Use this URL to cite or link to this record in EThOS: http://ethos.bl.uk/OrderDetails.do?uin=uk.bl.ethos.626292
Title: Smooth muscle cell proliferation and endothelin pathway in pulmonary arterial hypertension : comparative effects of current and putative therapeutic agents
Author: Patel, J.
Awarding Body: University College London (University of London)
Current Institution: University College London (University of London)
Date of Award: 2013
Availability of Full Text:
Access from EThOS:
Full text unavailable from EThOS. Please try the link below.
Access from Institution:
Abstract:
Pulmonary arterial hypertension (PAH) is characterised by a progressive increase in pulmonary vascular resistance (PVR) leading to right ventricular failure or a premature death. Its prevalence varies from 15-50 patients per million populations with an average age of 45 years. Prostacyclin (PGI2) analogues are used to treat PAH, but do not cure the condition. PGI2 binds to prostacyclin receptors (IP) in the cell membrane stimulating adenylate cyclase to increase intracellular cyclic 3’5’-adenosine monophosphate (cAMP). Once elevated, cAMP is rapidly broken down by phosphodiesterases (PDEs), specifically 1, 3, 4 which appear responsible for regulating levels in the lungs. One of the reasons for the ineffectiveness of PGI2 in PAH could be high activity of these PDE isoforms that specifically break down cAMP. So in chapter 3, I sought to evaluate the effect of prostacyclin analogues (e.g. treprostinil) on cAMP and cell proliferation in PAH. I was also interested to check whether phosphodiesterase inhibitors could potentiate the effects of PGI2 analogues. Elevated levels of endothelial ET-1 in idiopathic PAH have been shown to be correlated with increased right atrial pressure, pulmonary artery oxygen saturation and pulmonary vascular resistance. This has led to the use of ET-1 antagonists to treat PAH alone or in combination with other classical drugs. In chapter 4, I investigated the interaction between treprostinil, and endothelin antagonists on the ET-1 levels and growth characteristics of pulmonary smooth muscle cell cells (PASMCs) derived from IPAH patients. Vascular remodelling has been considered a pseudo-malignant disorder and mediators from cancer research have been described as targets for therapeutic interventions for PAH (Paulin et al., 2011). In chapter 5 I evaluated the antiproliferative effects of an already established anti-cancer drug ispinesib (Purcell et al., 2010) and thus established a rationale for investigating this agent in PAH settings.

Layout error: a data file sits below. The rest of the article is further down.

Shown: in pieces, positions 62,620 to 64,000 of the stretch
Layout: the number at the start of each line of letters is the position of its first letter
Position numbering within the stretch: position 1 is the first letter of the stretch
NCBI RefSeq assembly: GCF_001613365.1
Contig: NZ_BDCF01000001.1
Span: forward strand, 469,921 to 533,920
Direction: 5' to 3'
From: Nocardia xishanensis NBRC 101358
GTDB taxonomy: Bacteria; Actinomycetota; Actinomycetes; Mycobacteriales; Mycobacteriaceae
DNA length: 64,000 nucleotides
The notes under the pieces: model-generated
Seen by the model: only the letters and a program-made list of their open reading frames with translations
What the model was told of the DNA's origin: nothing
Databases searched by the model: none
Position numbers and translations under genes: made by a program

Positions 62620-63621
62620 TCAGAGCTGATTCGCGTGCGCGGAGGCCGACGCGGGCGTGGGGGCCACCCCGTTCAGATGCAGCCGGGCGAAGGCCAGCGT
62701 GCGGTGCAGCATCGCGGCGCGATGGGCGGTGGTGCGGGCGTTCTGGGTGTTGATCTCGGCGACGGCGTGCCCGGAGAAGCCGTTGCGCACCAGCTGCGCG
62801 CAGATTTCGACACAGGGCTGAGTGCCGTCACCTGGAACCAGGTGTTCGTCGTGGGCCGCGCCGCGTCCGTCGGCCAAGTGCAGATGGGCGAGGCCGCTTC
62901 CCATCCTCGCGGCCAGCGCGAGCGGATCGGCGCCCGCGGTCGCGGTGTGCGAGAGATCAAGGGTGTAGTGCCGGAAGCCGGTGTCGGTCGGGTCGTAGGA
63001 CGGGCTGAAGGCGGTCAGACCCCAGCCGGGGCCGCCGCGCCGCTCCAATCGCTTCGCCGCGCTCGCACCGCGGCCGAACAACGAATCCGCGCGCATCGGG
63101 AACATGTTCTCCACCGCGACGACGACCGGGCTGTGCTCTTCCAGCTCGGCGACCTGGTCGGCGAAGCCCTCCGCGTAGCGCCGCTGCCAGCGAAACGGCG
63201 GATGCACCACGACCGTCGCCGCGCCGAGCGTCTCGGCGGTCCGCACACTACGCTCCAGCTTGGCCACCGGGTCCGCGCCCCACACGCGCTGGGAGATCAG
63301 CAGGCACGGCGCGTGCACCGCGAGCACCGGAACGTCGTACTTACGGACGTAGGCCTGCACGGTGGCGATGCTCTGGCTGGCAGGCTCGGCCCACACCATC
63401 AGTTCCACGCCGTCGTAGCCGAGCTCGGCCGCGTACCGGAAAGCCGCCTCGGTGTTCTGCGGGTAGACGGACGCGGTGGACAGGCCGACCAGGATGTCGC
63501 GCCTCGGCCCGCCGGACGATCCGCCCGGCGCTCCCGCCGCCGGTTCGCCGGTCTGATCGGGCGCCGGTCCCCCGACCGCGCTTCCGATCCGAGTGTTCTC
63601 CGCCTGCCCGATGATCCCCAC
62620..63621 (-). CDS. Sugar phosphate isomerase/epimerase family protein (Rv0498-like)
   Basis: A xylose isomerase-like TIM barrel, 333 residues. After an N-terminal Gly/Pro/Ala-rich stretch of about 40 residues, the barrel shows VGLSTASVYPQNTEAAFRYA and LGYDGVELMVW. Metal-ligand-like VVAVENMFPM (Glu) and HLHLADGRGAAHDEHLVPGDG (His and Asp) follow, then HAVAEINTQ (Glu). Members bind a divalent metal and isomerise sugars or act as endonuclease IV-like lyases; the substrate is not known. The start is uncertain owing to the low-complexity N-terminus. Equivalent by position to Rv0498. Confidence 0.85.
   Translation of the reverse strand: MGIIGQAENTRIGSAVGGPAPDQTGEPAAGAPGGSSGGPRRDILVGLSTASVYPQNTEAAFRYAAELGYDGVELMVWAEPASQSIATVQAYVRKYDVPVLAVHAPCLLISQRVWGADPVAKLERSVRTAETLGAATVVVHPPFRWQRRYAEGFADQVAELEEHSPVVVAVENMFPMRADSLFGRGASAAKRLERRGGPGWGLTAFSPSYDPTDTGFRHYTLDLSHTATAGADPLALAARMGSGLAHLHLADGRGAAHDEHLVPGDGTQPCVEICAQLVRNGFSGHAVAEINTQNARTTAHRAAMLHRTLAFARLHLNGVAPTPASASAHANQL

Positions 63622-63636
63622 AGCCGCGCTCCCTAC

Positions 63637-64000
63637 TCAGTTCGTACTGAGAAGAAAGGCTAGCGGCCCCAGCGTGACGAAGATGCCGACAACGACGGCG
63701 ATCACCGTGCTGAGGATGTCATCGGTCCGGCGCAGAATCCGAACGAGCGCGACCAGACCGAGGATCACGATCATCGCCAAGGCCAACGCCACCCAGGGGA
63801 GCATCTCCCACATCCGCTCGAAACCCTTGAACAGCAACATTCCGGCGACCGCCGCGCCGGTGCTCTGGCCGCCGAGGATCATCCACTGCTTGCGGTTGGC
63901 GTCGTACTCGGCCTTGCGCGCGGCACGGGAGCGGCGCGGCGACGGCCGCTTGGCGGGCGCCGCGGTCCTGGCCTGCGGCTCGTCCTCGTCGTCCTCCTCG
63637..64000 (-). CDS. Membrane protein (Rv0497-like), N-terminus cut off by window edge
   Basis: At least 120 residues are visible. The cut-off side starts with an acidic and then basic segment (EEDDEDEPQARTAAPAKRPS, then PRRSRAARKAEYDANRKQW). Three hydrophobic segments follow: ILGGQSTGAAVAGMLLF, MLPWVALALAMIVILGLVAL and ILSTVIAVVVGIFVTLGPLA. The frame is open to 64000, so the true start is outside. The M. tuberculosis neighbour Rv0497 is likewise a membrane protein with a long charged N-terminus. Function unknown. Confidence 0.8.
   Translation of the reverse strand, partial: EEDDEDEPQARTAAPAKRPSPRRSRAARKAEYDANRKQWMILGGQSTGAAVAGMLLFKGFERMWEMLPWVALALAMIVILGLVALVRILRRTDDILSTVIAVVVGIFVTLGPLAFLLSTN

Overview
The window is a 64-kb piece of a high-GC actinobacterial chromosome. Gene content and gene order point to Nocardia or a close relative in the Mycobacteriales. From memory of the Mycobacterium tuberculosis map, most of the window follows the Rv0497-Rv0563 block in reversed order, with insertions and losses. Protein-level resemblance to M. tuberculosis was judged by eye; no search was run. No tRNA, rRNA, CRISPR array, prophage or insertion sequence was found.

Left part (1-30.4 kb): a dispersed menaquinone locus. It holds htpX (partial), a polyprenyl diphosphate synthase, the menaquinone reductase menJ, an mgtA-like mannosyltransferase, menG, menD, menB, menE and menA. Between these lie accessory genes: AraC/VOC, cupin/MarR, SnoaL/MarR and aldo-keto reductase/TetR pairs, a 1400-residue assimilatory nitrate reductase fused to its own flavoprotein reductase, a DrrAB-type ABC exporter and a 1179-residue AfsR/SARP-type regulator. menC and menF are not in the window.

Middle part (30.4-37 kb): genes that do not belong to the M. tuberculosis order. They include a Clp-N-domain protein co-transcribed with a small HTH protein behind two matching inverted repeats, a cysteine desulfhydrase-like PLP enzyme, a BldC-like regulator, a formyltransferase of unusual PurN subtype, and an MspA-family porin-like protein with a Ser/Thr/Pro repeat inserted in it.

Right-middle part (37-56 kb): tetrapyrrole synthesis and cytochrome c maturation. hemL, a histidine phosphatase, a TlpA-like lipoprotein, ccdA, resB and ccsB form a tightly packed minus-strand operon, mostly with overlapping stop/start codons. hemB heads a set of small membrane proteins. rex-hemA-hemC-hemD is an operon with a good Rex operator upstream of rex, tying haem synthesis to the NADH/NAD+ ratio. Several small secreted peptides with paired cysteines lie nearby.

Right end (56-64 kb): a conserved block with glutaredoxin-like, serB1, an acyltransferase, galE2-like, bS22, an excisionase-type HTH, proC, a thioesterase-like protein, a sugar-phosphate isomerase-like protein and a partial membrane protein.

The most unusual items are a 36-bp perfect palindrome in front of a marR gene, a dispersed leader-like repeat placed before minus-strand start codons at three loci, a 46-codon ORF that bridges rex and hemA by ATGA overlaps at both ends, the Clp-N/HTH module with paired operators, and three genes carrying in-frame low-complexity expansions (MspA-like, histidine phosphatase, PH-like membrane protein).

Supervisor: Not available Sponsor: Not available
Qualification Name: Thesis (Ph.D.) Qualification Level: Doctoral
EThOS ID: uk.bl.ethos.626292  DOI: Not available
Share: